Murkowski’s Priorities for Alaska Included in Coast Guard Bill

Senator Pleased to See Present TWIC & Permit Concerns, Future Needs Addressed

WASHINGTON, D.C. – The United States Senate today unanimously passed the Coast Guard Reauthorization Act, and Senator Lisa Murkowski was pleased to see the final legislation reflected a number of needs she highlighted with key Congressional colleagues earlier this year – from avoiding onerous regulations for small craft owners to a needlessly-long process for renewing maritime security badges to serious infrastructure consideration of an Arctic port as northern waters open up new opportunities and activity.

“Alaska is the only state to border two oceans and has more coastline than the rest of the country combined, so this Coast Guard bill is a key factor in our state economy and future,” said Murkowski.  “This bill will keep almost 10,000 registered commercial vessels in Alaska from being required to obtain expensive EPA permits next year, eases the process for port workers to get TWIC IDs renewed, and puts in motion important work towards boosting our Coast Guard’s presence and capabilities approaching the Arctic Circle and above.”

  • Streamlining Transportation Worker Identification Card Renewals – Senator Murkowski urged the Department of Homeland Security in November to improve the process for maritime workers to get their security badges renewed – suggesting common-sense ways to cut through the bureaucracy.  This bill incorporates one of her suggestions: that the time-consuming and expensive two-trip ordeal be cut to a one-stop process.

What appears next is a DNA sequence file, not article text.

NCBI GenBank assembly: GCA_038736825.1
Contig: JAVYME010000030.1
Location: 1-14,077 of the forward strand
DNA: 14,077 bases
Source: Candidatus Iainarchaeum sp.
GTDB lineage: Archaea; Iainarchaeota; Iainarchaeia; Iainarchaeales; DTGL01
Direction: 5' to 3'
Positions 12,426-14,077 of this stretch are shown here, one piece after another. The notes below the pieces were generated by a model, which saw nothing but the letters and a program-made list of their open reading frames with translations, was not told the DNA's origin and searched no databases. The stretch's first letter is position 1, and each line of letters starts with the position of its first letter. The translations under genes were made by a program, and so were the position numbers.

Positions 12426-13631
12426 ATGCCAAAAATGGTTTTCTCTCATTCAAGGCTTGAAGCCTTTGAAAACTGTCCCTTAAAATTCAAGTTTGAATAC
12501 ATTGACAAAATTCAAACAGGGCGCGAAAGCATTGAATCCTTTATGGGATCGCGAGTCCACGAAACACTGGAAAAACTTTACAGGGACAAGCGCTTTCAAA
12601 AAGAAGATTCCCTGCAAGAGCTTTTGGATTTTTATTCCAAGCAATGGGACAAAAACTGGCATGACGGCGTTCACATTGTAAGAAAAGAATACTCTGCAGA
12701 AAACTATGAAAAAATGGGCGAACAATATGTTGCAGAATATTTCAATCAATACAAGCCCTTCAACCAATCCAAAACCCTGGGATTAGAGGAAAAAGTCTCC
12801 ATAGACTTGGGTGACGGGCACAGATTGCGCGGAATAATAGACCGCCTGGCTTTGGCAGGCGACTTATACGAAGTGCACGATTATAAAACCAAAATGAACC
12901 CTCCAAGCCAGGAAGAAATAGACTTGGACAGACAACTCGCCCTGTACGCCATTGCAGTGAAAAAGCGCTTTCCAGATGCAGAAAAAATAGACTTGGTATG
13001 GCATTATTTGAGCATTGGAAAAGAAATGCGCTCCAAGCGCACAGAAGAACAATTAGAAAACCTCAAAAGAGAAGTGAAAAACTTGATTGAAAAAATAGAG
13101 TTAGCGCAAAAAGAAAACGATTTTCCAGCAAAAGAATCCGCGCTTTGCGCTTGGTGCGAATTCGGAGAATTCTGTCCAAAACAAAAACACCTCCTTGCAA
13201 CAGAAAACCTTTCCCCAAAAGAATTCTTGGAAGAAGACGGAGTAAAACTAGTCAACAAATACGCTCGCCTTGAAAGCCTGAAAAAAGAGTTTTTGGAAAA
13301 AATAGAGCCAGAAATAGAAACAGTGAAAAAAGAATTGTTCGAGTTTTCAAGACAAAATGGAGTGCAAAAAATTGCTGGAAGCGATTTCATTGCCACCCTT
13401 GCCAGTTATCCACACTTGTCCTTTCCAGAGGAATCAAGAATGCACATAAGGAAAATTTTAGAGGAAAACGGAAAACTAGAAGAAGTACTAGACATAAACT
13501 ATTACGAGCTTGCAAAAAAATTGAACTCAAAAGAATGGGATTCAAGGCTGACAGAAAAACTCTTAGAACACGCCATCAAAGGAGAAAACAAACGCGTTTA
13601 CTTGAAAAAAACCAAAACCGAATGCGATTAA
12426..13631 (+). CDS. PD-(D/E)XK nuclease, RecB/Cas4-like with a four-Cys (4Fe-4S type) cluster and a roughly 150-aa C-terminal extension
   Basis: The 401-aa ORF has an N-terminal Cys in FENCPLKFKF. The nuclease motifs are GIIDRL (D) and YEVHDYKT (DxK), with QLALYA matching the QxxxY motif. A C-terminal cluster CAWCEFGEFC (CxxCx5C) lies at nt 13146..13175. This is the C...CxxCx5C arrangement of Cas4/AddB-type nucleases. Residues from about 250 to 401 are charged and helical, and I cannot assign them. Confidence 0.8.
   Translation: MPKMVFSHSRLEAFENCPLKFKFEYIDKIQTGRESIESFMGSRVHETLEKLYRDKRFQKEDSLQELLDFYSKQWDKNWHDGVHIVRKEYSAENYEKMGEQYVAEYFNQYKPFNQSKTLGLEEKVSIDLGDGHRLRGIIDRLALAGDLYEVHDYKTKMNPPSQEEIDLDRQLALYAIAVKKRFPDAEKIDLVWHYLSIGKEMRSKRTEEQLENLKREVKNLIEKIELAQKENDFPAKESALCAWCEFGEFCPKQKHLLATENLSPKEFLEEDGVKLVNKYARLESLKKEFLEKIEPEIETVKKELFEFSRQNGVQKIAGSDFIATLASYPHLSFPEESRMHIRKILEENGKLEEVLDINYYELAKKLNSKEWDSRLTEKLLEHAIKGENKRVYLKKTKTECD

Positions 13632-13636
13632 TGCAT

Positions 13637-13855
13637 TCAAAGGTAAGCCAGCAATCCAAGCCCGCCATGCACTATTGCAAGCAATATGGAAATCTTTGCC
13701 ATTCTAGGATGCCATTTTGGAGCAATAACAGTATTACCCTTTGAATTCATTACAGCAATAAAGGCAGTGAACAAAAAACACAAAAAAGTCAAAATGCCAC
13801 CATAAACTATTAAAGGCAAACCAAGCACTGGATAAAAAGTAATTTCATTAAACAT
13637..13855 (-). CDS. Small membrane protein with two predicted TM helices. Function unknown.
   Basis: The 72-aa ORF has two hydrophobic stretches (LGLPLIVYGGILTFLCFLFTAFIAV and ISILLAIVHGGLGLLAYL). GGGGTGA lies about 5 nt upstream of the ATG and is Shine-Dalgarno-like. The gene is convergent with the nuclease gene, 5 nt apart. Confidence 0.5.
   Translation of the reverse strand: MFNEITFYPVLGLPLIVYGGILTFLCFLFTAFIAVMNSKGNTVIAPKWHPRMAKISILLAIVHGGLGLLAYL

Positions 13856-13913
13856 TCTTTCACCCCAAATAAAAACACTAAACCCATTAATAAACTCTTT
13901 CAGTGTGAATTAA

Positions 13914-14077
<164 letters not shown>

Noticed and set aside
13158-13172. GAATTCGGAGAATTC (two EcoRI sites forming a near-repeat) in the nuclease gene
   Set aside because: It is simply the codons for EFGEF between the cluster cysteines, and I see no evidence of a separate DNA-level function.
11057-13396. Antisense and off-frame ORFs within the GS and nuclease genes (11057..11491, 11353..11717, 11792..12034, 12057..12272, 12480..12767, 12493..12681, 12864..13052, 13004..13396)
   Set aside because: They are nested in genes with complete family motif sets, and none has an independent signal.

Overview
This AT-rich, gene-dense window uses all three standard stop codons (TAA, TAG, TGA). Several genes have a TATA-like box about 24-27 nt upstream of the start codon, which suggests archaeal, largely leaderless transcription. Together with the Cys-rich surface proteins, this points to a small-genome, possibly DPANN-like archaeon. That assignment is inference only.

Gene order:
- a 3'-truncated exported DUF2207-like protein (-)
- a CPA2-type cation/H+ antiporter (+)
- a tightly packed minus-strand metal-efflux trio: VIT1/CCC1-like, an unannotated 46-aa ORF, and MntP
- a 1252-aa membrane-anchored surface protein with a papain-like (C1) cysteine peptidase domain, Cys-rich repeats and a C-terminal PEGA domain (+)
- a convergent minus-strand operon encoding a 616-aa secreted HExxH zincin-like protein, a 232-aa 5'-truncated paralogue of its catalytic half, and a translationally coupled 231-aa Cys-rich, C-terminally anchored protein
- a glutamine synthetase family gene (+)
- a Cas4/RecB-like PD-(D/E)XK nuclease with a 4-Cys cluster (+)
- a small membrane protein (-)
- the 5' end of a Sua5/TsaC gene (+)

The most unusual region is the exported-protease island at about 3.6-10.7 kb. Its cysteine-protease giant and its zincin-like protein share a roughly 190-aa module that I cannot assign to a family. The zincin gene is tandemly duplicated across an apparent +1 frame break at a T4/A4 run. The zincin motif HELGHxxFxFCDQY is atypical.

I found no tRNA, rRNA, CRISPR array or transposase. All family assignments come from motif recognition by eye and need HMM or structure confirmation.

• “Small Vessel Discharge Exemption” – Senator Murkowski advocated for a provision in the House version of the bill to exempt thousands of Alaskan commercial vessels from a burdensome, one-size-fits-all Vessel General Permit process that requires vessels to obtain permits for discharges under the Clean Water Act.


  • “Report on Development of Arctic Deep Water Port” – Senator Murkowski encouraged her colleagues to direct the Commandant of the Coast Guard to investigate the feasibility of a deep-water Arctic port. This year’s complicated mission to get an oil shipment to Nome through ice underscored the need for
    an Arctic port in the region, as northern waters open and boat activity rises.


 Sen. Murkowski, Ostebo

(Senator Murkowski and USCG Commander Ostebo flying to Nome to oversee fuel transfer, January)

  • Additional Coast Guard Presence in High Latitude Regions” – In addition to investigating the infrastructure of an Arctic port, Senator Murkowski placed a high priority on the provision in the House of Representatives bill requiring that the Secretary of Homeland Security study and report on the need for additional Coast Guard capabilities in Arctic (and Antarctic) areas.


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